(en) Mumia writes from death-row

Lyn Gerry (redlyn@loop.com)
Mon, 27 Oct 1997 22:19:56 +0000

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------- Forwarded Message Follows ------- Date: Mon, 27 Oct 1997 21:06:48 -0800 (PST) From: MichaelP <papadop@peak.org> Subject: Mumia writes from death-row


JUDGE MADE LAW _________________________________________________________________

By Mumia Abu-Jamal Column Written 10/9/97 Source: Mumia@aol.com - Saturday, 25 October 1997 -


The plaintiff was urging a legal rule which you thought was wrong. I thought it was legally right, but very unjust, and I didn't want to apply it. So, I made up my mind to lick the plaintiff on the facts. And by giving him every break on procedural points, I made it impossible for him to reverse me on appeal, because as the testimony was oral and in conflict, I knew the upper court would never upset my findings.

-- Unnamed District Judge Frank, Jr. Courts on Trial (1949)

The prisoner and the lawyer were discussing civil law, and going over important court decisions made over the years.

"It ain't what the cases say, Man, it's what the judges say the cases say that makes the law," the prisoner said.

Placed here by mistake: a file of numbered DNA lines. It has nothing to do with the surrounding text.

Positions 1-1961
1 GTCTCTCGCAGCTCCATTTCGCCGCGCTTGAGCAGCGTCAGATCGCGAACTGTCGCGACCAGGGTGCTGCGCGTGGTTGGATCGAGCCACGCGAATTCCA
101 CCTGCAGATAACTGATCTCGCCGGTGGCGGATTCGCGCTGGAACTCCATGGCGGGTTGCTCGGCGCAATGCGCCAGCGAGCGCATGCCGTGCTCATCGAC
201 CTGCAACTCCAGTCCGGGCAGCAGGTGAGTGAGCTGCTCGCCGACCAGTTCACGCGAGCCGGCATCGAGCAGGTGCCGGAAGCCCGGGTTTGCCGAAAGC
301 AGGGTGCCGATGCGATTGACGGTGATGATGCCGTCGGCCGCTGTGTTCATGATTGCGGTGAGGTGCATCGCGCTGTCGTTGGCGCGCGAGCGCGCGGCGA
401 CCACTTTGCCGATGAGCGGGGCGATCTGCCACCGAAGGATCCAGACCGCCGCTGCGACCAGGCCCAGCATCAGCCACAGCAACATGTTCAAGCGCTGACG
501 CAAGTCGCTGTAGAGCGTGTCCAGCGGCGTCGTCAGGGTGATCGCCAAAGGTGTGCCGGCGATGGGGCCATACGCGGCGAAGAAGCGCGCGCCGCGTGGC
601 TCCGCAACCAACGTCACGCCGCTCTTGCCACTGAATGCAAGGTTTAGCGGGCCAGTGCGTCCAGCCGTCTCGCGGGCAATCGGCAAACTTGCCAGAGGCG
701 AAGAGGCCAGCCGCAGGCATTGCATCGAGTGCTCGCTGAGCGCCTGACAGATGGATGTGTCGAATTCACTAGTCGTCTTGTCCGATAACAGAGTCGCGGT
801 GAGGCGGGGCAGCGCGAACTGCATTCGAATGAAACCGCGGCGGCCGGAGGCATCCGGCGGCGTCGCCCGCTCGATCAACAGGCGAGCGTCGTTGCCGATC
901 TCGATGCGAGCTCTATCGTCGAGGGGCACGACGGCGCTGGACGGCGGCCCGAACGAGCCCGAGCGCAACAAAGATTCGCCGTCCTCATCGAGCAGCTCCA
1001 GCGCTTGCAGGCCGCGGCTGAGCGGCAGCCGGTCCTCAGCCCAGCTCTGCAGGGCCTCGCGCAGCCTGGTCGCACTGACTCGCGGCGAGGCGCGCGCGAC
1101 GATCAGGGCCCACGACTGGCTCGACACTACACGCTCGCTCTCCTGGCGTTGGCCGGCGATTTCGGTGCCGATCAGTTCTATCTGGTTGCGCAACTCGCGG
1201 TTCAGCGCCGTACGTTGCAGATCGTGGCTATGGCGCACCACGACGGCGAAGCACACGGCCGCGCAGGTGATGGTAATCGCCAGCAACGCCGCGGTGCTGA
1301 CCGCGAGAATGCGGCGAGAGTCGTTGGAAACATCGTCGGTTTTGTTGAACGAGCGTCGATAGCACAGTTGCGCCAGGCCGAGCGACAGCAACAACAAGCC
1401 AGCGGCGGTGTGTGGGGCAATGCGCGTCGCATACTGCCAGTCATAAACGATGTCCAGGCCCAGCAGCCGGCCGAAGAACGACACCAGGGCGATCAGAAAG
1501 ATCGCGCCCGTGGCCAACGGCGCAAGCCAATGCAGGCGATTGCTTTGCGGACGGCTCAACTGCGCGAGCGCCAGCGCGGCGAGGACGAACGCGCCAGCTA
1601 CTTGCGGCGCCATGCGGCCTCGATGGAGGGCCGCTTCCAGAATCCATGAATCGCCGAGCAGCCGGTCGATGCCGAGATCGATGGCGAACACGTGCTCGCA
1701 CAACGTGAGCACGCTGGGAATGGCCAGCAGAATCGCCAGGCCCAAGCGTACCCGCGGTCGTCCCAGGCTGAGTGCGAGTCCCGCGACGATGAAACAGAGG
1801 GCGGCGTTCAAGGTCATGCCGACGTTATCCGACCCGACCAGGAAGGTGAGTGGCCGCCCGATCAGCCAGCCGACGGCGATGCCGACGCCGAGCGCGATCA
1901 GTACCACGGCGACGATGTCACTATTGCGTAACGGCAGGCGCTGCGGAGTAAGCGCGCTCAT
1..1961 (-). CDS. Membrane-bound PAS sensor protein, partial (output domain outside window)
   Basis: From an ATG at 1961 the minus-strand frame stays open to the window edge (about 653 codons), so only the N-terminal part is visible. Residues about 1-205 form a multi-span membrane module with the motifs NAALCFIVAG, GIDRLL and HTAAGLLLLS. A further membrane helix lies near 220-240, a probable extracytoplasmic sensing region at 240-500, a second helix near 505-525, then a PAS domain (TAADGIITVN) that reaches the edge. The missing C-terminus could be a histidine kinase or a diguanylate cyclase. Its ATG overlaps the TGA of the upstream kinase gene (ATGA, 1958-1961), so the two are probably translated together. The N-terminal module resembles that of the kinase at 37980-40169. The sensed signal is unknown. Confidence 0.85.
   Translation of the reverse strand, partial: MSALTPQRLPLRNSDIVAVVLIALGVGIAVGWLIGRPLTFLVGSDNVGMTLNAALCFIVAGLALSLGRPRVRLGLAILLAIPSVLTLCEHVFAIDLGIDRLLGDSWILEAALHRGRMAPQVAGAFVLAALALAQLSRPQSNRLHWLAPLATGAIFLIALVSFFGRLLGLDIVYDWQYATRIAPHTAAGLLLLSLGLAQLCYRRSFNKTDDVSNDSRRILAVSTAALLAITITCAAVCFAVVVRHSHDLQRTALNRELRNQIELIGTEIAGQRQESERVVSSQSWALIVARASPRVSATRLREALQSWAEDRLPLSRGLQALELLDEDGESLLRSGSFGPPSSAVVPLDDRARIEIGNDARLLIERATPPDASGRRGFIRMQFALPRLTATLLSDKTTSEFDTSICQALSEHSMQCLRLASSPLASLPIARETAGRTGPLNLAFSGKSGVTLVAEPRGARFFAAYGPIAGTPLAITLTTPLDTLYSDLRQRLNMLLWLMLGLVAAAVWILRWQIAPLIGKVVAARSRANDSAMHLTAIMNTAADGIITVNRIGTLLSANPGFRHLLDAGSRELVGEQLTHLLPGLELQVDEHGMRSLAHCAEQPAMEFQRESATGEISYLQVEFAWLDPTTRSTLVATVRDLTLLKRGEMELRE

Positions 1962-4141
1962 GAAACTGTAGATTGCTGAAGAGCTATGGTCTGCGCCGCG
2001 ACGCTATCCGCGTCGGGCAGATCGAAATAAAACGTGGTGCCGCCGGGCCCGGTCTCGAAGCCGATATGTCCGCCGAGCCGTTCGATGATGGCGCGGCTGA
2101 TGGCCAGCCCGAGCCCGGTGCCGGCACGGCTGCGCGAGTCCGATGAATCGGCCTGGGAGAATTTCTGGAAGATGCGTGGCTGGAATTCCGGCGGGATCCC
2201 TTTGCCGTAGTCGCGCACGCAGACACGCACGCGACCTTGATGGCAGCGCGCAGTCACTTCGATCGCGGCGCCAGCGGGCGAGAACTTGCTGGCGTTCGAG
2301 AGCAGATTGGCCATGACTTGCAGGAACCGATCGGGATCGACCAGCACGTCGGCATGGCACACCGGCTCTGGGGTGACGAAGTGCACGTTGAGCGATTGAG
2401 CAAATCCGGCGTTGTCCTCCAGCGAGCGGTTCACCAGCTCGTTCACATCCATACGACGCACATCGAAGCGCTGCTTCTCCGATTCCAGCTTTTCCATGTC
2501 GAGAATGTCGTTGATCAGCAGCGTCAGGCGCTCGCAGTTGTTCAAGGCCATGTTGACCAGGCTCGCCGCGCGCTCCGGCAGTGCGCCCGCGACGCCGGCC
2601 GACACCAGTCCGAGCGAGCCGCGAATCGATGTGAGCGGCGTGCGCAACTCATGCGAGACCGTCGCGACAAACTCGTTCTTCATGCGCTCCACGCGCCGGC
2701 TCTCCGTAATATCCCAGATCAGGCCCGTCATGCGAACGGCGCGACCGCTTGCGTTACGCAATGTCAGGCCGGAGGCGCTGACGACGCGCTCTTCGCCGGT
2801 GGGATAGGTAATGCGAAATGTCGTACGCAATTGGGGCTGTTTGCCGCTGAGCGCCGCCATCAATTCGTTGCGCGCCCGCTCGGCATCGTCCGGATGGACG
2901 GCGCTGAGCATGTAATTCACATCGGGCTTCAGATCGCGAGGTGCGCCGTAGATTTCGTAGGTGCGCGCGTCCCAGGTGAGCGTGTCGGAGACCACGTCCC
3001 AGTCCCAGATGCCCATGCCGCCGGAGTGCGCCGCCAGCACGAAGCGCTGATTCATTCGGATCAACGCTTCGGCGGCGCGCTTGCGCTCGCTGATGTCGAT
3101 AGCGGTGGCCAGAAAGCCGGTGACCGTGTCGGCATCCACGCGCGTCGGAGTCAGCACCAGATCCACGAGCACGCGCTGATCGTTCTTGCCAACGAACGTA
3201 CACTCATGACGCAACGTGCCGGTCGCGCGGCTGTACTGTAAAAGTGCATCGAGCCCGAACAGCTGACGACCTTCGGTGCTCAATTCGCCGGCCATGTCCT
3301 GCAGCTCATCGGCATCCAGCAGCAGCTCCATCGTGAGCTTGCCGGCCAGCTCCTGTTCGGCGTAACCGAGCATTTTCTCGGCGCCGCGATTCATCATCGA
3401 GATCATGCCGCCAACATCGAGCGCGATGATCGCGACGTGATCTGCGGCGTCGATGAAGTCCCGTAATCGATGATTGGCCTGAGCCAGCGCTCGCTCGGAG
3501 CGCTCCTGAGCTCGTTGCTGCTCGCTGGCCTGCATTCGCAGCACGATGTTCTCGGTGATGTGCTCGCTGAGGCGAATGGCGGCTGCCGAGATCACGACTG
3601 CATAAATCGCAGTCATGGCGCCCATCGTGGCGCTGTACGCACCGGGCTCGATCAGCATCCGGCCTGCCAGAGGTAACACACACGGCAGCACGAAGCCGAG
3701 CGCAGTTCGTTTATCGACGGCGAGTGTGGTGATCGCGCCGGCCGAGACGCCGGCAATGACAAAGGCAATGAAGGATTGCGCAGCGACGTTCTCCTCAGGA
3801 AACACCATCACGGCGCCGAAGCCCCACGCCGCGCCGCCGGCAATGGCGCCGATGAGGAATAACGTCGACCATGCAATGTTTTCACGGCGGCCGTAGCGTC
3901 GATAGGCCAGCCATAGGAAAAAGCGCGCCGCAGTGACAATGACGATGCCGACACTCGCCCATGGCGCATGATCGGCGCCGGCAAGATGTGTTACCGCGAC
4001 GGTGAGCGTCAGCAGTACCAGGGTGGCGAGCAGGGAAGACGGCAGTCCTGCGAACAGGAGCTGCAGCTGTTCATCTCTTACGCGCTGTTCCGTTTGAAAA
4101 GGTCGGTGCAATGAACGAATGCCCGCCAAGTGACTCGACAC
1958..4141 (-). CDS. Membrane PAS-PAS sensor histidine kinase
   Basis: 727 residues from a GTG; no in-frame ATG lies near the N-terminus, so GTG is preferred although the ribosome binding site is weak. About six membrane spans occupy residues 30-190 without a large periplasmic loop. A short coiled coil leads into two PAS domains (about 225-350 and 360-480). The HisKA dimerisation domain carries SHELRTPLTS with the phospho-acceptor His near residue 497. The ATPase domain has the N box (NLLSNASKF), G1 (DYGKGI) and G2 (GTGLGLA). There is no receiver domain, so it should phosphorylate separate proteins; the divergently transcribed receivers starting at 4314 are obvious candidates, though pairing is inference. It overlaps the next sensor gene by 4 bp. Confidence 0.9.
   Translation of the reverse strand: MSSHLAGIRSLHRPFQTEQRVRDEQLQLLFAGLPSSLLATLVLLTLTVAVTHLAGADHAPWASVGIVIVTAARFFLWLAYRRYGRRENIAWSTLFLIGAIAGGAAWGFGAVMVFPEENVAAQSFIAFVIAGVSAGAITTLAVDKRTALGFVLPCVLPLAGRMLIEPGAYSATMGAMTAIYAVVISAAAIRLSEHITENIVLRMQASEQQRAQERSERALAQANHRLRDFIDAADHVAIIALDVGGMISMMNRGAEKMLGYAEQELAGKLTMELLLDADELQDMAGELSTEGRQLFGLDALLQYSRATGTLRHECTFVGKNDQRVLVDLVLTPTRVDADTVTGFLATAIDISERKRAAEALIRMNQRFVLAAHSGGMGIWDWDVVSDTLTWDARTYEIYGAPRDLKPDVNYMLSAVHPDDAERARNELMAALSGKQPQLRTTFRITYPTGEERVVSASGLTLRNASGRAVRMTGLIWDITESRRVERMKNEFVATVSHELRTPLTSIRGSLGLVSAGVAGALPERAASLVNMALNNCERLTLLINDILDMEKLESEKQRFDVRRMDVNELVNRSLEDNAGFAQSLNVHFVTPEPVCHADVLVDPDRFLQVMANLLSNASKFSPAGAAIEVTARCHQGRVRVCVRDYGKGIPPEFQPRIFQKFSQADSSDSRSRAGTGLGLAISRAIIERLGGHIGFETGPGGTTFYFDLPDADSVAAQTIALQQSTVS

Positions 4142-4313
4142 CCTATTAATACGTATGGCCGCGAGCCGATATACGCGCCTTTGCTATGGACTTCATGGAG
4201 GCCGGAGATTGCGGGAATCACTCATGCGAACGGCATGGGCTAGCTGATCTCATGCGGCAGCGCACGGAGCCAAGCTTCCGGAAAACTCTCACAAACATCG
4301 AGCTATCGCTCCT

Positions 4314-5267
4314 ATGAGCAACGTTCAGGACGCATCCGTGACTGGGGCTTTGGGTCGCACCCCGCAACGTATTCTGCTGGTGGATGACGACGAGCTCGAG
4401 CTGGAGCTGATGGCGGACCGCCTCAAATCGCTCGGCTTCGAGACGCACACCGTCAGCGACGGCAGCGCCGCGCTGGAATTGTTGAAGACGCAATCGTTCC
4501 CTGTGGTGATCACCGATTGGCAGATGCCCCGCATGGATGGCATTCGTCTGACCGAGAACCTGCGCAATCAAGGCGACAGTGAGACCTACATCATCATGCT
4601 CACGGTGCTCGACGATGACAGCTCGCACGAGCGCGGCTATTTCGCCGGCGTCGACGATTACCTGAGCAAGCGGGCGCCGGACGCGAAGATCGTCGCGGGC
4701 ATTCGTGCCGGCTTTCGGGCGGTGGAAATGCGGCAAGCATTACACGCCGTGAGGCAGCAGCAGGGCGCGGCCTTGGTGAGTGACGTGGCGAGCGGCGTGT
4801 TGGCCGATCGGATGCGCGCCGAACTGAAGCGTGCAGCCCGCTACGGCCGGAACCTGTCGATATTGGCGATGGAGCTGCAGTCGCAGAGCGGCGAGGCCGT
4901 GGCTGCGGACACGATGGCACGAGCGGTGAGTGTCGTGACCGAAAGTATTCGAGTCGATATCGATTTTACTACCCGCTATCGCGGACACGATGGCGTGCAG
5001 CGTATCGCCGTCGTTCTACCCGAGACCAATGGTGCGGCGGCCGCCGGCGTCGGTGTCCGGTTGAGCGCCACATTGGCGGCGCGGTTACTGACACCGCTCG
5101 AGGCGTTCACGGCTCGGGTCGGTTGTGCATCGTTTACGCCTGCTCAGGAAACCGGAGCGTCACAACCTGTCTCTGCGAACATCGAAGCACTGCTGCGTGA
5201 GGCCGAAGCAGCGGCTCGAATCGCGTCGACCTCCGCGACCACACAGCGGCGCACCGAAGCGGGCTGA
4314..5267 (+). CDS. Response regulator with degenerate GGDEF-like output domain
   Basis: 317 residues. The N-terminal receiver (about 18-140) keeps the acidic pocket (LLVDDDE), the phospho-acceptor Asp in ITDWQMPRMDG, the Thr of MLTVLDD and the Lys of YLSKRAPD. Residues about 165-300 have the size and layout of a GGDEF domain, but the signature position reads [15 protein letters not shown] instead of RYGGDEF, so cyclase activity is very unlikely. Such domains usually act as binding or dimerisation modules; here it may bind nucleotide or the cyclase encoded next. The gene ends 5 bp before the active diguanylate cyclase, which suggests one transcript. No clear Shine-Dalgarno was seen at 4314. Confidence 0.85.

The lawyer's mouth formed a neat oval.

"What's up, man?"

"I was just surprised to hear you say that"


"Because when I was in law school, one of my professors used to say the same thing: It's not what the cases say that makes law, but what the judges way the cases say."

Many people trust their lives, their liberty and their wealth to some judge who, like the lowest, vilest politician, had to slum for money to pay for his own political campaign (or had his office given to him by politicians).

They trust, and they hope, but few really know anything about the law, or the judicial process.

It is but to state the obvious to say 'judges are people too', but it is rarely noted that judges are essentially politicians in black robes.

The decisions that they render are, more often than not, political, as opposed to purely legal.

They serve the interests of the power elite, and act in ways to preserve the existing status quo. That is the essential lesson that emerges from any honest study of American legal history, for the longest period of US, and before that, colonial history.

Seen in this light the law of Plessy v. Ferguson (which supported white supremacy) is more in tune with US law than Brown v. Board of Education (which called for integration).

Indeed, Brown was itself decided on political grounds. Scholars insist the US Solicitor General urged the Supreme Court to rule in support of the plaintiffs in part because it would support the US image abroad, especially in Africa and the Caribbean.

Why are American courtrooms so often the graveyard of black hopes and aspirations?

The answer may be found not so much in the "Law", as in politics.

Copyright 1997 Mumia Abu-Jamal. All Rights Reserved.

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